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The Guide: Your Promotion to Captain

Assistant Chief Bill Reilly | PoliceLink

Congratulations, captain.  Your promotion will move you from mid-manager to manager.  You will wield more authority, supervise more people, and be closer to the top of the organizational chain than ever before.  Ideally, you are about to set yourself on a path of multiple successes.  How you start will be critical in determining how you succeed.

Whether it is an advertisement for a weight loss program, an auto body shop, or your local landscaper; those who are trying to influence you on the results that they have achieved in the past have found magic in a common strategy: the “before” picture.  Those side by side photos that show an overweight individual next to their slimmer (6 weeks later) self;  or the beat up car next to its refurbished newer body, or a weed filled patch next to golf course quality grass.  What each of these promoters has discovered is the power of comparison.  Human nature forces us to evaluate all areas of our existence through comparisons.  As you are about to take on captain-level responsibilities you should consider the same.

The “Before” Photo

In this day and age of tighter budgets and “doing more with less”, the fact that you were promoted is testament to the need to fill a particular vacancy in your organization.  The key work being “‘vacancy” as it represents a position previously held by another.  A wise city manager once said to me: “You should always take a snapshot of whatever you are walking into, that way you can measure your success.”  So, what should that “snapshot” include? Consider the following:


Most of us take an accounting of how many people are on our staff when we take on a new division or bureau, but to truly draw the complete snapshot, think in terms of specifics.

• What is the tally of personnel at each rank? How many are sworn? How many are non-sworn?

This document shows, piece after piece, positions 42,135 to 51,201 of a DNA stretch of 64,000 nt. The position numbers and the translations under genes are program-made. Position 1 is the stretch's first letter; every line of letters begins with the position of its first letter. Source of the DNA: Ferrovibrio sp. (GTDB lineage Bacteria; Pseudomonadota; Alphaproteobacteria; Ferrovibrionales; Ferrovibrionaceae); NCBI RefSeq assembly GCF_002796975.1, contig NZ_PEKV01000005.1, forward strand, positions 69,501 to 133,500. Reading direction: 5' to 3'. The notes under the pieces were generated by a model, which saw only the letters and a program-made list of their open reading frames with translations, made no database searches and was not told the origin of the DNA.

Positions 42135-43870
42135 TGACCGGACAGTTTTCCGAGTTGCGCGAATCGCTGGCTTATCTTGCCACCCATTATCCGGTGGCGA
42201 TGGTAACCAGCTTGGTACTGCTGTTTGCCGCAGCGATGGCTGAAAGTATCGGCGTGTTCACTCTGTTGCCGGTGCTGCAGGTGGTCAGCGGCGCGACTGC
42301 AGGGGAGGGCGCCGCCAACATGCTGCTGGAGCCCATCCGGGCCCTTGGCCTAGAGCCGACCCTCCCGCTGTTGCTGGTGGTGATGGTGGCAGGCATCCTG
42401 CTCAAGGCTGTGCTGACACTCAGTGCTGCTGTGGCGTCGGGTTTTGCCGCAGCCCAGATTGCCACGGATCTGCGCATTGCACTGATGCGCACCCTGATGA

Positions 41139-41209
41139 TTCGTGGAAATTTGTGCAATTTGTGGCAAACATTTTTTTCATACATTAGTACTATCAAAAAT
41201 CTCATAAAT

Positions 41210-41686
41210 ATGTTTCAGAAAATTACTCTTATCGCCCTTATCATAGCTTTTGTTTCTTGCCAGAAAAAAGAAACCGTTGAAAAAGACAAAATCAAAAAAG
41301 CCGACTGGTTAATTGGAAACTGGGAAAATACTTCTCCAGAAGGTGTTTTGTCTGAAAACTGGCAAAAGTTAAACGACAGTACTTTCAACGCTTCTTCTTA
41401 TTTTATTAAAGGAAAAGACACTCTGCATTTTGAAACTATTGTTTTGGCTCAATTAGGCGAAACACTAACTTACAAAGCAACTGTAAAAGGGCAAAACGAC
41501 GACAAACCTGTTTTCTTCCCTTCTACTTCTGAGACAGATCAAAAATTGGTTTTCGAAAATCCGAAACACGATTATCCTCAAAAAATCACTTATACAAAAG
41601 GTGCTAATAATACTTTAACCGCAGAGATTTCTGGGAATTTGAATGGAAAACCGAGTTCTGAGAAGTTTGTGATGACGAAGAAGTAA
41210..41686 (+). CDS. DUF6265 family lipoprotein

• How are those personnel distributed among divisions, units, shifts, and/or geographical areas?
• How long have they been members of your agency?
• How long have they been assigned to your new area of responsibility (consider this individually as well as the average tenure for all personnel in this assignment)?

As we all know (but too often lose sight of) the personnel under your command are your most valuable asset.  It is not just the number of personnel in your area of responsibility; it is the complete snapshot of who they are that should be captured at the beginning of your command.


Hard assets are being assigned to you, which means that you are responsible for tangible items that have an assigned value.  It is not enough to think of your investigative team as a composition of a lieutenant, two sergeants and eight detectives.  There could easily be hundreds of thousands of dollars in your agency’s funds tied up in desks, chairs, computers, vehicles, video equipment, software, surveillance equipment, etc, etc, etc.  The first day that you sit in your new office, all of that is your responsibility.  Take a snapshot…

• What are the physical facilities that are under your control?
• Obtain an accurate vehicle inventory for your assigned vehicles, to include make/model/year, or unmarked, restrictions (off road only, etc), mileage, condition, and expected lifespan.
• Determine the number of computers (desktop and laptop), cellular phones, two-way radios, that are assigned in your divisions
• Determine the software that is being run on these computers (current vs. obsolete) and the interoperability of this software. Having ample computers does you no good if they can’t accomplish efficient tasks.
• Take an inventory on any specialized equipment (surveillance, etc) and include where it is currently located
• Review the inventory control procedures to assure accountability
• Get a count on all other equipment (desks, chairs, filing cabinets)

You are responsible for all of these items if they are issued to members of your command.  Have your lieutenants sign off on these inventory reports and then follow up with a random inspection of your own.